It also rarely claim attacks in Turkey, where jihadists have carried out suicide bombings on Ataturk Airport in Istanbul and a peace rally in Ankara. It has been disciplined in its claims, which had made experts even more perplexed by Monday's claim for the Las Vegas attack.
But some false claims have crept past its strict guidelines, signaling that the group is becoming more willing to claim attacks with no radical Islamist motivation at all. In June, the group claimed credit for a gambling addict carrying out a shooting at a casino in Manila. Authorities said the man had a heavy debt, and no radical Islamist leanings, indicating that ISIS had completely falsified the claim.
The radical Islamist group has continued to suffer a series of battlefield defeats in Iraq and Syria to ground forces supported by the U.S.-led coalition. It has been at pains to re-amplify its message as a result. Last week, it released a new audio message from its leader Abu Bakr al-Baghdadi that reiterated the group's call for attacks despite the loss of territory.
Authorities have yet to release a motive for the attack, which the shooter launched from a 32nd-floor room in the Mandalay Bay casino, across the street from the Route 91 Festival, where thousands had gathered to watch country acts. It was the deadliest shooting in modern U.S. history.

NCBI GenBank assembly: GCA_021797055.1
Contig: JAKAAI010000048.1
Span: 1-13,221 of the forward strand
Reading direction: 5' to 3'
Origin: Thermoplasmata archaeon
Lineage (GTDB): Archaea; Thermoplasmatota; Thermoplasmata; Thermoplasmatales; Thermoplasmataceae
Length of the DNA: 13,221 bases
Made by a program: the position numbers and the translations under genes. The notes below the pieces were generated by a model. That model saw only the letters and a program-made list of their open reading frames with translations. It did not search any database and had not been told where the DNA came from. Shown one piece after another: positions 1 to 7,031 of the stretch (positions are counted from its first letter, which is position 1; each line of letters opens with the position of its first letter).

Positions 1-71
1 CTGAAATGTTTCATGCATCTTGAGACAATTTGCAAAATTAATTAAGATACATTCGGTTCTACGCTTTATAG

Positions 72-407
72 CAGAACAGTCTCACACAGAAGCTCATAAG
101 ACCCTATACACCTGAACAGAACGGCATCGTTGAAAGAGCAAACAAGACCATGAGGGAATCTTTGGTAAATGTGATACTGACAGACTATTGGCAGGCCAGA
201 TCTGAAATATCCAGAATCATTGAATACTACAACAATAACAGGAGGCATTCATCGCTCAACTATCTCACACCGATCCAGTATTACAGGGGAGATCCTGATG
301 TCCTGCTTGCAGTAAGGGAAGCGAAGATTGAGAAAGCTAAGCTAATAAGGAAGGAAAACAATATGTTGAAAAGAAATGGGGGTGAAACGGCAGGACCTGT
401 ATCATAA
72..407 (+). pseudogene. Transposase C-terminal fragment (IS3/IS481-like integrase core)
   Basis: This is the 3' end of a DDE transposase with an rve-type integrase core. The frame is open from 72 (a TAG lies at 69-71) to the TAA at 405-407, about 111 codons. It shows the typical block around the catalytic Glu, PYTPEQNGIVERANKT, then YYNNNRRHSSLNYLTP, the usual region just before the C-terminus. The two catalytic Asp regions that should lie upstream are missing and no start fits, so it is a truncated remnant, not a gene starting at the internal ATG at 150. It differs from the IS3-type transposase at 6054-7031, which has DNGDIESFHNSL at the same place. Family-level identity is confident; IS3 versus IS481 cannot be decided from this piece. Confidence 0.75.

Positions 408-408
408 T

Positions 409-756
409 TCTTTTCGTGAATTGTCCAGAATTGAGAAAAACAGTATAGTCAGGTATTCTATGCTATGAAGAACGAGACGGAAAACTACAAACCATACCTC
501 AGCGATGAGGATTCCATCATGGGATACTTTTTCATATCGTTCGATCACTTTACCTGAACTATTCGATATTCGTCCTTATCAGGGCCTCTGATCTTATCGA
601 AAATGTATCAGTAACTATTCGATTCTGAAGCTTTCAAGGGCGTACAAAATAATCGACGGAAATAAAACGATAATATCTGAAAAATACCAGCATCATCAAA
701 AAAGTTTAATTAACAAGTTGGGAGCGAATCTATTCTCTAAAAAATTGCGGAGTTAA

Paddock used automatic weapons to shoot down on the concertgoers, causing panic and chaos on the street below. Police found 10 automatic weapons in his room, where he shot himself dead before the SWAT team arrived at the scene.
An eyewitness, Quinn Mell-Cobb, a 24-year-old Sales Representative for Warrior Hockey from Vancouver, told Newsweek how gunshots sounded like they were coming from "everywhere" and initially sounded like "firecrackers." The slow realization that they were gunshots resulted in mass panic and shrieks from the crowd as the gunfire continued.
Las Vegas authorities were already on high alert before the attack. In May, ISIS released a video showing the famous Strip as a potential target. The 44-minute-long video showed footage of the strip from 2015 and called on its supporters to conduct attacks with knives and vehicles, everyday weapons that its supporters have used many times in the West over the past several years. The footage also showed New York City and Washington, D.C., as targets.
ISIS has regularly called for attacks on U.S. soil, and several who associated with its cause have acted upon the call. In June 2016, Omar Mateen launched a shooting attack on a LGBT nightclub in Orlando, Florida, killing 49 people. In December 2015, a couple killed 14 people in a shooting attack in San Bernardino, California. ISIS claimed responsibility for both attacks.
Las Vegas is a globally popular tourist spot, filled with entertainment and casinos. Its numerous attractions are the antithesis of ISIS's anti-Western beliefs.
This story has been updated to place higher the doubts surrounding the claim and that any religious motive played a role in the attack.